In addition to the new testing suites and solutions companies introduced this past year, we saw the testing industry as a whole recognize that in order to keep up with the pace of agile, their own testing processes need to be in check, especially if they want to stay on track with this new way of working.

The testing in production movement shifted its focus beyond just development; now it’s more about bringing performance and load testing into the picture. Companies should realize testing in production is easy to add and hard to mess up, according to Antony Edwards, CTO of TestPlant. In 2017, software teams should consider the load they put on their servers, the variants that need to be tested, and the right tests that are needed in general.

Testing in production takes effort, and so does software automation, which the industry has seen take over in terms of testing strategies. Businesses are moving to faster releases, and time to market has changed. Last year, testing was all about automation, and while manual testing is still relevant in an agile environment, developers are incorporating more automating tests with “test early, test often,” the oft-spoken mantra.

Testing shouldn’t stop your agility, so companies are going to have to get used to digitized businesses, where software is the business. Get your teams “test-infected,” as Eric Taylor, director of agile software delivery for AgileTrailblazers, said, and devise a plan where the process goes from business to development to quality assurance. Teams need to change their mindset and realize that testing should be first, as opposed to something that’s just added at the end of the process, he said. That strong feedback loop and strong communication between the business, development and QA is the key to testing success.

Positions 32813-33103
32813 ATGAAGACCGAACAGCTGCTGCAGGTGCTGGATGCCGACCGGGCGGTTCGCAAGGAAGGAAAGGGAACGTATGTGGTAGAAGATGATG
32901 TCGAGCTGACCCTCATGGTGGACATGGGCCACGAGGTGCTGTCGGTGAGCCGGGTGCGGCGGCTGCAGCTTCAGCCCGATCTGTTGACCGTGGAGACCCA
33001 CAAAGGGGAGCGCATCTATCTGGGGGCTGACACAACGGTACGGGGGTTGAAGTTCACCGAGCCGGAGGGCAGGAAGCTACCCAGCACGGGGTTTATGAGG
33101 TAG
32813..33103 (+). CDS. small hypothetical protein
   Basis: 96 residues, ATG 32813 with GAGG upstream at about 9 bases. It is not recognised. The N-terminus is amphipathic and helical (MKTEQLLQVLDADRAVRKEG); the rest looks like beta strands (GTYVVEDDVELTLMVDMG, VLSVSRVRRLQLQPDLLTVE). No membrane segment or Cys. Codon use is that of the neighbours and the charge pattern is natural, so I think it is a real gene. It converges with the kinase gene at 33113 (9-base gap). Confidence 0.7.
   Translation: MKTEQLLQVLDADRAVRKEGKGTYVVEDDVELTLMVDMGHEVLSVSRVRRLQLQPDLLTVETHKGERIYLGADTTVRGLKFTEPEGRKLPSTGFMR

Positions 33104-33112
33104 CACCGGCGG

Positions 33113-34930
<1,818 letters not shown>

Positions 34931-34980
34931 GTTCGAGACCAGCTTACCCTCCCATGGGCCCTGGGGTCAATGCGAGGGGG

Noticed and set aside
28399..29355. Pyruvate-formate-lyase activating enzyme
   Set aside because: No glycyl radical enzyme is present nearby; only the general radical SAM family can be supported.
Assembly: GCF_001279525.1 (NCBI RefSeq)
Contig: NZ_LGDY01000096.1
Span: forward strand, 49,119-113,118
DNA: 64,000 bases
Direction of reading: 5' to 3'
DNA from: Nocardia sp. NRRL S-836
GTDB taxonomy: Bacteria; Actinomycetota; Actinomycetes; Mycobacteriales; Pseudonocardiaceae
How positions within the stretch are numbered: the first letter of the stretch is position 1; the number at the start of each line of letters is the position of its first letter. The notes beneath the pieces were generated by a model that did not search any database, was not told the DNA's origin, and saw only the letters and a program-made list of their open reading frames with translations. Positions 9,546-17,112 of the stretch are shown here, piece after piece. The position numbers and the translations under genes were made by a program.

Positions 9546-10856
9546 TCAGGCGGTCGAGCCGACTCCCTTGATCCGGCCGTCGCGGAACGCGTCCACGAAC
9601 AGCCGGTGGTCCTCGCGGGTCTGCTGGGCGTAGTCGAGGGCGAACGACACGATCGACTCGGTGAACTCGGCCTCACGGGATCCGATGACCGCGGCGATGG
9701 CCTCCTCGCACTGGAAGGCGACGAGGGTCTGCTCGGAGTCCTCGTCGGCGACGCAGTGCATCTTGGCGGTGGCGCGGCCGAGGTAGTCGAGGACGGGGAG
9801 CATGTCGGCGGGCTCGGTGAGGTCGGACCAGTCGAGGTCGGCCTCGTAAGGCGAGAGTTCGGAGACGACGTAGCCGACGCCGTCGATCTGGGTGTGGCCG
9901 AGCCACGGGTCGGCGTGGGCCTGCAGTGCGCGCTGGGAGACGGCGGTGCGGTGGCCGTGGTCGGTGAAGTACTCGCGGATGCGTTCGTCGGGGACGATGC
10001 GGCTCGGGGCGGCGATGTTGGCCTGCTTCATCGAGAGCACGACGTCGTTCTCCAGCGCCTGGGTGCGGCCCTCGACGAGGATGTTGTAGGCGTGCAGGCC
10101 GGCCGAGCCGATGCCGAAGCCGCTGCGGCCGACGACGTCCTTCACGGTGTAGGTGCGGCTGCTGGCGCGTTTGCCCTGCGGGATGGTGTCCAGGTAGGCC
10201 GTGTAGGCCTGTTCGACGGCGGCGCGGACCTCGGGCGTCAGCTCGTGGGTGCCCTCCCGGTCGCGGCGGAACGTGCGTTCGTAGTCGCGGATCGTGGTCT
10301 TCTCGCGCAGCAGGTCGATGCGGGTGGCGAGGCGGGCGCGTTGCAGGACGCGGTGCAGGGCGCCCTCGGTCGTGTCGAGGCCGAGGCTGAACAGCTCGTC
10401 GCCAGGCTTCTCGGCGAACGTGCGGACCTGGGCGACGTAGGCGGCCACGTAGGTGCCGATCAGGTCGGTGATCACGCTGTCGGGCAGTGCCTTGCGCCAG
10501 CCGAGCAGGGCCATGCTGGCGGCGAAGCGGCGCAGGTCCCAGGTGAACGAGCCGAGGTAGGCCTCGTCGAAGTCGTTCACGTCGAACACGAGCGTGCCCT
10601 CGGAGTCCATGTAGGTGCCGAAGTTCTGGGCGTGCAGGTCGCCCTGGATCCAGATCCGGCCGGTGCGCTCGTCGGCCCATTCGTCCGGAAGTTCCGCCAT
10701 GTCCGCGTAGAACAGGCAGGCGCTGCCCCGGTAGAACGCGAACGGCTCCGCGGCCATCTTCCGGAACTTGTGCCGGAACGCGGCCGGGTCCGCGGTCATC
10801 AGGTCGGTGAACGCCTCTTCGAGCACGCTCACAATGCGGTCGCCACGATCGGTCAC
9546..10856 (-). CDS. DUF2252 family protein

This new mindset should be coupled with testing automation. Companies should consider getting started with automation by first figuring out their needs. Automation is not a one-size-fits-all solution.

For instance, one company might be better off with an open-source solution, whereas an off-the-shelf suite could be better for another. Rogue Wave product manager Walter Capitani said that new tools have contributed to the evolution of software testing, but “The reality is any modern software that is being developed should have some form of automated testing.” If a company is not doing any sort of automation, they are really behind the times.

Companies are seeing the value of testing early and often, but there were still too many vulnerabilities in software security efforts. We saw cybersecurity remained a huge problem in 2016’s world of software testing. Too many companies are relying on bug bounty programs, which only provide a quick fix (and can be expensive), according to a September report released by Veracode.

The same report said 83% of IT decision-makers admitted to releasing code before testing or resolving issues. Chris Wyspoal, CTO and cofounder of Veracode, said that security needs to be a part of the entire software life cycle. The best way to get IT teams to perform adequate security testing is to listen to customers, train developers, and incorporate threat modeling into the design process, he said.

About Madison Moore

Madison Moore is an Online and Social Media Editor for SD Times. She is a 2015 graduate from Delaware Valley University, Pa., with a Bachelor's Degree in media and communication. Moore has reported for Philly.com, The Philadelphia Inquirer, and PhillyVoice. She is new to Long Island and is a cat enthusiast. Follow her on Twitter at @Moorewithmadi.